S+L logo

Religion a language of hope

April 11, 2012
Why is religious practice found in almost every culture throughout history? Can religions continue to occupy a place in the secular, Western societies of the 21st century? Do religions need to evolve as globalization brings different cultures closer together?
As Western societies become more and more secular in outlook, these questions have gained increasing currency. In certain ways, living a healthy, balanced religious practice has become more difficult as the old certainties transmitted by our culture continue to erode. Balance fades from view; extremes become seductive.
On the one extreme of our culture, more and more people call into question the role of religions in civic life; some even suggest that religious practice has become a useless appendage for a culture that has adopted a mature, adult view of the world. On the other extreme, there are those who, having been unsettled in their convictions, cling even tighter to established beliefs and consequently feel threatened by religious diversity.
It is thus essential to understand the purpose of religious practice and its place in a world going through immense change at the outset of the 3rd millennium.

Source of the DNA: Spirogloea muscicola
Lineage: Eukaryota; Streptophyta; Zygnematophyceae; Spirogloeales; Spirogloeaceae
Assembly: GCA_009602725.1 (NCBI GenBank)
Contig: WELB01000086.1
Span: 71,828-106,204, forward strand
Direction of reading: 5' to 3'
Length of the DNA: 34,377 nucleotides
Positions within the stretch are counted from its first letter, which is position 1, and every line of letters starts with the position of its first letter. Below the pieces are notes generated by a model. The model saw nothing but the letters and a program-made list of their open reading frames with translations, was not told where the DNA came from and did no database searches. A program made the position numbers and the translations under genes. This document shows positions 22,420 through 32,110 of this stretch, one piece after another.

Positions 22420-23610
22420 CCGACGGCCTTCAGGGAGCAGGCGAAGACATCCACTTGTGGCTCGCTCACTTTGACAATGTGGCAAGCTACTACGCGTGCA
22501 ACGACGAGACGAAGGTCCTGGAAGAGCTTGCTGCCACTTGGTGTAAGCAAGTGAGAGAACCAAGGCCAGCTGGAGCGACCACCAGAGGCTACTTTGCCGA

An exhibit entitled God(s): A User’s Guide, currently underway at the Museum of Civilization in Gatineau, sets the stage for this Catholic Focus. Two religious leaders help viewers comprehend the practice, purpose and symbolism behind religious practice: Rabbi Reuven Bulka, spiritual leader and author of numerous books on religion and psychology; Paul-André Durocher, Archbishop of Gatineau. Filmed on-site at the Museum of Civilization, this episode helps viewers grasp one of humanity’s most ancient, yet mysterious, languages.
The new Catholic Focus, entitled Religion, a Language of Hope, will be broadcast tonight, Wednesday April 11th at 7:05pm. It will be rebroadcast on Saturday, April 14th at 7:00pm.
CNS photo